Alyssa Koehler, Extension Field Crops Pathologist; email@example.com
Wheat is in various stages of heading across the state. In Georgetown, main tillers are fully headed and we are getting close to flowering. If you plan to apply a fungicide for Fusarium Head Blight, the application window is rapidly approaching. On the FHB Prediction Center, http://www.wheatscab.psu.edu/, today’s prediction for eastern Sussex County is medium to high risk. There is a chance of rain all weekend, which will likely maintain medium to high risk levels as more plants reach 10.5.1 and begin to flower (Figure 1) over the weekend and into early next week.
Figure 1. Wheat at Feekes 10.5.1. beginning flowering
Over the past week or two, symptoms of Barley Yellow Dwarf Virus (BYDV) have shown up in barley and wheat fields. Symptoms can include yellow to purple leaf discoloration, curling of the leaves, and stunting (Figure 2). Leaf discoloration begins at the tip and the color and level of symptom development can vary based on variety, weather, fertility, and a number of other factors. In wheat, early infections are typically associated with more stunting and red-purple to yellow leaves, while later infections tend to have yellow flag leaves without stunting. BYDV is transmitted by aphids with most infection occurring in the fall and early winter. Early infection is more damaging than infection of mature plants. Resistant varieties are available in oat, but there is only limited host resistance in barley and wheat. At this point in the season, spraying for aphids will not have an impact on disease levels.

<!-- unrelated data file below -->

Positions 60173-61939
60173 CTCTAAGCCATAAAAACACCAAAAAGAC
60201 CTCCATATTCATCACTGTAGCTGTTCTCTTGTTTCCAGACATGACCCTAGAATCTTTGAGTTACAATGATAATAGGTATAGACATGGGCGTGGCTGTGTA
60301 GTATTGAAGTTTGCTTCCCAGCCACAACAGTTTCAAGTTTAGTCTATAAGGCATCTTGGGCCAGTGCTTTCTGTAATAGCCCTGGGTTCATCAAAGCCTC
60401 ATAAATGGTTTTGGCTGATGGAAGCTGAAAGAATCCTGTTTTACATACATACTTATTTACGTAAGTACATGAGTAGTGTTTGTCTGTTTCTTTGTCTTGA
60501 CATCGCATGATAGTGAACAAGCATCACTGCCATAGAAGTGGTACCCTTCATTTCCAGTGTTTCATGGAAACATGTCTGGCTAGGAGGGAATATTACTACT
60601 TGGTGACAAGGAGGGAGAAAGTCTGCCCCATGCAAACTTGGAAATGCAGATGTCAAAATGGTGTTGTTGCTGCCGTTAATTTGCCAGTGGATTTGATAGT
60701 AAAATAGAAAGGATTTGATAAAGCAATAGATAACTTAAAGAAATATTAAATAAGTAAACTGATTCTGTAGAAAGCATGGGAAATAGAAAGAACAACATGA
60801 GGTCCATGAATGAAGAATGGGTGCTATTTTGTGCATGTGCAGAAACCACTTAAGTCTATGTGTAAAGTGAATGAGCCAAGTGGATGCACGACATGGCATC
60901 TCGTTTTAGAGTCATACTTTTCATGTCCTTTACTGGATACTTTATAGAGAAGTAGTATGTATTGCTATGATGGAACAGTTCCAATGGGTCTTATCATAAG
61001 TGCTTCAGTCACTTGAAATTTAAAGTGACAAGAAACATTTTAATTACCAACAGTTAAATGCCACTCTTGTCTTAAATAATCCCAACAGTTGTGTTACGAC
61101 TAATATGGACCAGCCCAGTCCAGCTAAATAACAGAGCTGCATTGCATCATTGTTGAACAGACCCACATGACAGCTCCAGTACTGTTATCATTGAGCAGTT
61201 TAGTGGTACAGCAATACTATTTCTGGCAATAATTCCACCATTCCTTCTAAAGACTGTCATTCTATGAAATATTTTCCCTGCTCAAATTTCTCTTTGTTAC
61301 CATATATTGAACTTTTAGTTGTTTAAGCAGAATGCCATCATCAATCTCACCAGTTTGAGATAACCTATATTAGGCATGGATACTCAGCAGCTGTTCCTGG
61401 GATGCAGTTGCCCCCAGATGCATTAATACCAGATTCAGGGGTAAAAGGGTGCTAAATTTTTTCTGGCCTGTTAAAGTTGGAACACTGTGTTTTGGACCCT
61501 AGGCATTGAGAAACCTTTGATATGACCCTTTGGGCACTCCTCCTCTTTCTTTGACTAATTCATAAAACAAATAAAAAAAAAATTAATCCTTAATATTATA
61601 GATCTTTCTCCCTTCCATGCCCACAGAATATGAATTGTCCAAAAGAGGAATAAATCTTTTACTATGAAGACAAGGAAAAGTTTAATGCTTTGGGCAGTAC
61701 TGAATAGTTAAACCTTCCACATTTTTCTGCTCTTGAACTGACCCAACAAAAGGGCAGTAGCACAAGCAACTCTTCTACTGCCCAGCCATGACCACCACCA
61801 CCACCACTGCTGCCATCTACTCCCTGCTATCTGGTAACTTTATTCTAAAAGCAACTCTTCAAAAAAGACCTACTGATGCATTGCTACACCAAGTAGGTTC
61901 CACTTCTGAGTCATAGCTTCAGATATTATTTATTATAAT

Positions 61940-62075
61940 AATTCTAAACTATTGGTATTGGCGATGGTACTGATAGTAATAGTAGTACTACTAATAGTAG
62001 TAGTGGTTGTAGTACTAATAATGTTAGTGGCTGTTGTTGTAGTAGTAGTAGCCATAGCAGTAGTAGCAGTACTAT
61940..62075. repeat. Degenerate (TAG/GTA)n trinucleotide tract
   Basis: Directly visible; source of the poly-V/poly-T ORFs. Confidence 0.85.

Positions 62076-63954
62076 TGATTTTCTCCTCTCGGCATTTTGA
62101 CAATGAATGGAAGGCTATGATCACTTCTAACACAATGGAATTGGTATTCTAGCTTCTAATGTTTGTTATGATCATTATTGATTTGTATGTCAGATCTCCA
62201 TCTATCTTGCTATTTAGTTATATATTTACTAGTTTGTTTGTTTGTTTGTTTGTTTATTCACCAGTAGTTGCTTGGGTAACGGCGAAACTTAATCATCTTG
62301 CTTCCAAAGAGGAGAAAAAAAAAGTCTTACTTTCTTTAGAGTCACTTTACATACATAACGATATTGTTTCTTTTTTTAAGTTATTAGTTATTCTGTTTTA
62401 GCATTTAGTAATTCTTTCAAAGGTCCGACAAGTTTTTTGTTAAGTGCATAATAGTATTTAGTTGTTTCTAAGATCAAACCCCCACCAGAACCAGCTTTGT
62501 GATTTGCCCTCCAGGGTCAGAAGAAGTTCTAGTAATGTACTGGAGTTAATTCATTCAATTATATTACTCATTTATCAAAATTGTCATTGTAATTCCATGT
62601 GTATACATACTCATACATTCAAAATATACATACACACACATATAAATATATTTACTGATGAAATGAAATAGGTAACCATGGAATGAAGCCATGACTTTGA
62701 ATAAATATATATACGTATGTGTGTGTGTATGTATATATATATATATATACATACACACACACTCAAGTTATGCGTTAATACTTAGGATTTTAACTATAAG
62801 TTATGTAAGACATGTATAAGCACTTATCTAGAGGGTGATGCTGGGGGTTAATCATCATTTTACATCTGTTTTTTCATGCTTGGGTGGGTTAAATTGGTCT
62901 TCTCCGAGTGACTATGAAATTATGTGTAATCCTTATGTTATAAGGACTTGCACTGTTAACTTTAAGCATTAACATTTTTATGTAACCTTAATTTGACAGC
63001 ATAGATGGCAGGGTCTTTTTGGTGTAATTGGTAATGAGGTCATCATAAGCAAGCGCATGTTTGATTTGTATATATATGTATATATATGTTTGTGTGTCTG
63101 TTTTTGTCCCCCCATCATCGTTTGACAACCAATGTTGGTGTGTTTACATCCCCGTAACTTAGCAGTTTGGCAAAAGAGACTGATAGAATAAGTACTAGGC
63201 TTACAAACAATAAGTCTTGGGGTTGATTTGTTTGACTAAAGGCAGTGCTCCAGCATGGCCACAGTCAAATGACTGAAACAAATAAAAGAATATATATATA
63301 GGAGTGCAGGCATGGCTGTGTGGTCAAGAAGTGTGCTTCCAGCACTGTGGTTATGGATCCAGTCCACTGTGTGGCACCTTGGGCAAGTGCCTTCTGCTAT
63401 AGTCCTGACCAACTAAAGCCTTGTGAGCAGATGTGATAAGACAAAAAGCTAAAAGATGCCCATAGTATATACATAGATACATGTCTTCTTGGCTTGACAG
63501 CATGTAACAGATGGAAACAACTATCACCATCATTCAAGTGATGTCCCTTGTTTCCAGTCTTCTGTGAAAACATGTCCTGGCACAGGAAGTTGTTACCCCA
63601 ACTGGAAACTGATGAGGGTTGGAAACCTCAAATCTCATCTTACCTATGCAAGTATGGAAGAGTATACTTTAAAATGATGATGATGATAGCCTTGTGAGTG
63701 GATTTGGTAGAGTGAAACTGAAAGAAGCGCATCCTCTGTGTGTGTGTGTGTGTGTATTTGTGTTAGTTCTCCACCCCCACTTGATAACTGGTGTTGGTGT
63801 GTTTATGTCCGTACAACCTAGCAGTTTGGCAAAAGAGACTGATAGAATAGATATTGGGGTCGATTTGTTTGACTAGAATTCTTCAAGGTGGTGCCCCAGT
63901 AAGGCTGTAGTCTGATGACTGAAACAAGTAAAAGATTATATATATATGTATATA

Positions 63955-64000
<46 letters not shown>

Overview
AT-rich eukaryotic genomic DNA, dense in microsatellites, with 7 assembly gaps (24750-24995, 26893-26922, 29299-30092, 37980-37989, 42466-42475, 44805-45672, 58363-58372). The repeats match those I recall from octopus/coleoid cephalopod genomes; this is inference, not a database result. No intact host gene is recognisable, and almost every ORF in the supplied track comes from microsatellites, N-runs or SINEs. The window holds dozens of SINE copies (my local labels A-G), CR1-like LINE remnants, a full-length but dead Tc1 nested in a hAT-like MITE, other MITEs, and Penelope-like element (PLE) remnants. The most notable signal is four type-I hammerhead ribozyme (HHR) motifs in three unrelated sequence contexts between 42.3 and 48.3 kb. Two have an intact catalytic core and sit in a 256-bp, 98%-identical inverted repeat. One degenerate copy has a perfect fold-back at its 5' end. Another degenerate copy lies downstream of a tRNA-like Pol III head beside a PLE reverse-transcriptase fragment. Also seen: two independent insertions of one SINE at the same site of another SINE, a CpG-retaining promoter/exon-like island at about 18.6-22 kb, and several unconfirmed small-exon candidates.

Figure 2. Wheat leaves with purple and yellow symptoms on wheat infected with Barley Yellow Dwarf Virus